Syria Then and Now
“Arab Spring” situations have an inexorable tendency to go pear-shaped (Tunisia, the first country to experience one is the lone exception, but even there the “old guard” is reportedly making a comeback, so the whole thing was essentially for nothing in the end). In Egypt, the revolution went from bringing an Islamist to power whose economic policies were either useless or were sabotaged by the organization that actually owns Egypt (the army controls 40% of the economy), back to someone who suspiciously looks like the old boss, with the only difference that he’s even worse. Nothing about the situation even remotely resembles democracy at this juncture. Getting jailed and tortured in Egypt and getting sentenced to death in mass show trials is once again par for the course.
Libya has disintegrated into a so-called “failed state” and is wracked by an ongoing civil war between the same factions that faced each other in Egypt: Islamists and the army, whereby in Libya there is also a dash of warlordism in play. The official government doesn’t even control the capital.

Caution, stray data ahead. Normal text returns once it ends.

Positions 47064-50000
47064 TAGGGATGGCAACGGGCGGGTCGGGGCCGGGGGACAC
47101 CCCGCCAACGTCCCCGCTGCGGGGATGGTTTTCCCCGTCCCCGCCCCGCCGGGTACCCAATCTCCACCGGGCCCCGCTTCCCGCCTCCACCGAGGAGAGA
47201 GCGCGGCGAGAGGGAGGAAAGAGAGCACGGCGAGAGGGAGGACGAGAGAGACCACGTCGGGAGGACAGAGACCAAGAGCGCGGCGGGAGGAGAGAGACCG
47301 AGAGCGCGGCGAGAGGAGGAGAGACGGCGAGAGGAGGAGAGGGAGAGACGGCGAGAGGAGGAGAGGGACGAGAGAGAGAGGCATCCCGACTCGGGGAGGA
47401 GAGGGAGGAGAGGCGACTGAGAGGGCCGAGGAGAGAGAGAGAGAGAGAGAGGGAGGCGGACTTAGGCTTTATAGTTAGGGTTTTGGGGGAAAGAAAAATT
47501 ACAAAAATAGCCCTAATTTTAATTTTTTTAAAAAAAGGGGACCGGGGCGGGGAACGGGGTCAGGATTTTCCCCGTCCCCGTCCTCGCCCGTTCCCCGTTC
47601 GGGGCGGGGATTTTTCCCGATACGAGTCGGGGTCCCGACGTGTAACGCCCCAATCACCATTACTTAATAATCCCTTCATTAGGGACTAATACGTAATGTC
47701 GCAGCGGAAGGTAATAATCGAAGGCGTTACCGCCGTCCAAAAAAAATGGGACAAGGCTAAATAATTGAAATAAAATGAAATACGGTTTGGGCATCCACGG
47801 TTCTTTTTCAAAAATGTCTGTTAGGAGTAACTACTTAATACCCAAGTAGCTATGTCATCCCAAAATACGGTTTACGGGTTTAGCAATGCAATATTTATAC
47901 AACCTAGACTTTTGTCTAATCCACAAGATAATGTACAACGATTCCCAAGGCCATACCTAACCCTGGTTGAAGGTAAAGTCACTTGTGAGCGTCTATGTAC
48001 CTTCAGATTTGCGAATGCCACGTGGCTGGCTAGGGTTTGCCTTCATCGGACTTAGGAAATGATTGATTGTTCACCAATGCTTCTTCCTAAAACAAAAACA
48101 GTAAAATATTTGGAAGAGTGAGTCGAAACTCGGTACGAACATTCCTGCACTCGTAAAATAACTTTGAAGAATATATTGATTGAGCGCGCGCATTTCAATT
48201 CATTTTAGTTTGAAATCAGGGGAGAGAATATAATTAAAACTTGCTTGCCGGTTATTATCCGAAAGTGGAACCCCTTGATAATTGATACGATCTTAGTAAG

Syria however is arguably the worst case. The country, fought over by once again the very same types of factions (the army of a secular tinpot dicator and Islamists) has been rendered a pile of rubble in many places. We were reminded of a picture we have recently come across that illustrated this fact rather starkly. It shows a satellite image of Syria at night, before and after the civil war:
The only other places on earth that look comparably desolate in terms of lighting are either natural wastelands, the poorest regions in Africa or North Korea. Note that even before the civil war, light was concentrated in inhabitable areas – a lot of Syria consists of desert. Still, the difference is striking.
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